WASHINGTON – Democrats prepared to fight for billions more for domestic security on Wednesday as the Senate debated a $78.7 billion package for the first bills of the war with Iraq, the confrontation with terrorism and the nation's struggling airlines.
Republican and Democratic leaders predicted the Senate would approve the package by Thursday night, reflecting both parties' desire to quickly provide the money as U.S. troops fight their way to Baghdad. The House was expected to approve a similar, $77.9 billion version of the measure by week's end, and a final compromise could reach President Bush by the April 11 deadline he has set.
Even so, battles remained over the legislation's details and final cost. Senate Minority Leader Tom Daschle, D-S.D., said Democratic amendments would seek to add $4.8 billion for protection of ports, nuclear materials, and other domestic safety initiatives, bringing the total price tag for those programs in the bill to $9 billion.
"We feel, as you know, very strongly about the importance of providing the necessary resources" for domestic security, Daschle said.
Republicans expressed no doubts that the bill would be approved.
"There's no question we need the funds to sustain our vital military operations around the world," said Senate Appropriations Committee Chairman Ted Stevens, R-Alaska.
Both bills, for the remaining six months of the federal budget year, are dominated by funds for the Pentagon exceeding $62 billion. Bush requested that amount, though lawmakers gave him far less flexibility than he'd wanted to control the funds. Lawmakers have already approved more than $370 billion for the Defense Department for this year.
The two measures also contain about $8 billion to rebuild Iraq and provide assistance to Turkey, Israel, Jordan, Afghanistan and other allies of the U.S. effort to fight terrorism in Iraq and elsewhere. They also have more than $4 billion for local police and emergency agencies and other domestic security initiatives -- an amount Democrats say is insufficient.
"It is not a matter of partisan politics. It is a matter of protecting a vulnerable nation," Sen. Robert Byrd, D-W.Va., said Tuesday.
"We're in a money game," Stevens told reporters of Democratic efforts to increase spending for domestic safety programs. "There isn't anybody in the country who doesn't want more money" for those initiatives.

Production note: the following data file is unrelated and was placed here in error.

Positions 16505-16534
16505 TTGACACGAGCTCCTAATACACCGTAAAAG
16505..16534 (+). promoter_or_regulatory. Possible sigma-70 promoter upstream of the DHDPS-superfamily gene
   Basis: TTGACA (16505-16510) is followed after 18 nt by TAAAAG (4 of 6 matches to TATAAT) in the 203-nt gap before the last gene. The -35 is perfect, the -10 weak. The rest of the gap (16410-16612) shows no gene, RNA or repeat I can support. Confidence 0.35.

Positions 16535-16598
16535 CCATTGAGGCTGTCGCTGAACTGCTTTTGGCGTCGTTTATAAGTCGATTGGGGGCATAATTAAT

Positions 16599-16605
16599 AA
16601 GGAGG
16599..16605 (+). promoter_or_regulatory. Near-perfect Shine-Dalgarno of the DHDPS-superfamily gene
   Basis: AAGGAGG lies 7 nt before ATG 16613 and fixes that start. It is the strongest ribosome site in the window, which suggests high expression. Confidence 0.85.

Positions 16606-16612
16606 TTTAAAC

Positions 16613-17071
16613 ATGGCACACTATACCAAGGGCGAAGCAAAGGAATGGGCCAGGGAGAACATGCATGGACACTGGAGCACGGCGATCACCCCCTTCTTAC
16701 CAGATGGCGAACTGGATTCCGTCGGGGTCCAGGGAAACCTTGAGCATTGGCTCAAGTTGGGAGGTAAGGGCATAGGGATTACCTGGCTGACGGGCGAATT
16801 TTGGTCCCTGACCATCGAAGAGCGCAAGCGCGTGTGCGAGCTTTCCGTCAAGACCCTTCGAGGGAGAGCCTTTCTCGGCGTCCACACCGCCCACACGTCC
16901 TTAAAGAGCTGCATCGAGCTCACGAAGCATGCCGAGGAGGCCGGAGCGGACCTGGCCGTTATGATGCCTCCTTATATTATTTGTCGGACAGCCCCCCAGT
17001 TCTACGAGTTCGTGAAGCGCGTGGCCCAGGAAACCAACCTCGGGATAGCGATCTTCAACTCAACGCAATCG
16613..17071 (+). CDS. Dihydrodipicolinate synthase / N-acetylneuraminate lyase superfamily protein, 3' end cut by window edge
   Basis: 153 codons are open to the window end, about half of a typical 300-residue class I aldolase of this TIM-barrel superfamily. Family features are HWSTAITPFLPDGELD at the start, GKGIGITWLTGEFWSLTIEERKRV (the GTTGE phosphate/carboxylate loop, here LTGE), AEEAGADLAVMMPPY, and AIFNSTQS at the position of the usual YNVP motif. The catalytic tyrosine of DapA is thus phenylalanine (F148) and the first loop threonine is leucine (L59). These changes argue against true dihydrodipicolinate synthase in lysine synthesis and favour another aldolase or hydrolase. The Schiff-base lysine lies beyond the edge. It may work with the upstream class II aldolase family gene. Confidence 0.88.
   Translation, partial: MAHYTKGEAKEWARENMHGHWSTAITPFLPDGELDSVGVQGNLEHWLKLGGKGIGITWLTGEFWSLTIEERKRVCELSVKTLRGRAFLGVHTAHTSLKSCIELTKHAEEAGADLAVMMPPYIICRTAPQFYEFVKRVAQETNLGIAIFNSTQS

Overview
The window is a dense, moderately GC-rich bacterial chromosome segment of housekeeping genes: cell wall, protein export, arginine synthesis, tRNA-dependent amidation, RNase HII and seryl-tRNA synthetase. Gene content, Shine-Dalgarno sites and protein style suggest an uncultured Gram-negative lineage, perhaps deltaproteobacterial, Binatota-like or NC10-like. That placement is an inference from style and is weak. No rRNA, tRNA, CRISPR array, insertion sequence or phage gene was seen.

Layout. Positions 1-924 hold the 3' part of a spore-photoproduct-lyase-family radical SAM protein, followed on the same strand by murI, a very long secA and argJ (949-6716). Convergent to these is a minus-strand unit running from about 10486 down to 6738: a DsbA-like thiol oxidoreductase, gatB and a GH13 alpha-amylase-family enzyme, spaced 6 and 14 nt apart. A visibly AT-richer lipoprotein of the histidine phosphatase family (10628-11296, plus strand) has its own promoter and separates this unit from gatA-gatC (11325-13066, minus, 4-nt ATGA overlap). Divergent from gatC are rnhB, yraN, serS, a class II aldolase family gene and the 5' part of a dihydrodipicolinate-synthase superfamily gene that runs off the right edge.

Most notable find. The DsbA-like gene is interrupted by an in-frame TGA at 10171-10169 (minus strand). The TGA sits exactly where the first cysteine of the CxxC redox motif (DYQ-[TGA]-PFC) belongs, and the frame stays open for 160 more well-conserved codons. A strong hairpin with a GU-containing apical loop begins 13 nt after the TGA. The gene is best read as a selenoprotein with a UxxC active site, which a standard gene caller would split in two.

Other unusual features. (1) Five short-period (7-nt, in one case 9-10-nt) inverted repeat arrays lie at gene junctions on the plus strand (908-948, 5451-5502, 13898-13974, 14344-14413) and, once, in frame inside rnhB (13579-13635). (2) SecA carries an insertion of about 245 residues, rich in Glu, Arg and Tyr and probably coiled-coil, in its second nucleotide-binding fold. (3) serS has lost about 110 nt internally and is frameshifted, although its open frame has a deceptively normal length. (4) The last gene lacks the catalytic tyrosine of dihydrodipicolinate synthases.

At the House committee, a Democratic effort to shoehorn $2.5 billion for local first-responders failed on a party-line 35-28 vote.
Also added by both committees was aid for the country's airlines, which have sought federal help in the wake of a war and terrorism threats that they say has harmed them.
The House panel included $3.2 billion in grants to bail out the airlines. The Senate panel approved $2.7 billion, including money for airlines' security costs, aid to airports, and extended unemployment benefits for jobless air industry workers.
Stevens said he believed the White House favored a far smaller airline package and predicted its size would shrink when House-Senate bargainers craft a compromise bill. Some lawmakers said they might try to erase or reduce the funds, arguing that the government should not try to save companies that would have failed anyway.
"It's time we stepped back and let the market shake out," said Rep. Anne Northup, R-Ky.
The House bill contained the same $7.8 billion Bush proposed to rebuild Iraq and to help U.S. allies, while the Senate added $200 million. The House included $71.5 million for an interim U.S. diplomatic facility in postwar Iraq.
The House also included $165 million for administering smallpox vaccines and compensating volunteers who get ill after taking the shot, and for research into severe acute respiratory syndrome, which is spreading in Asia and elsewhere.
The Senate package included $98 million for construction costs of an agriculture research center in Ames, Iowa, that its supporters say will be a leading weapon in ensuring food safety from terrorists.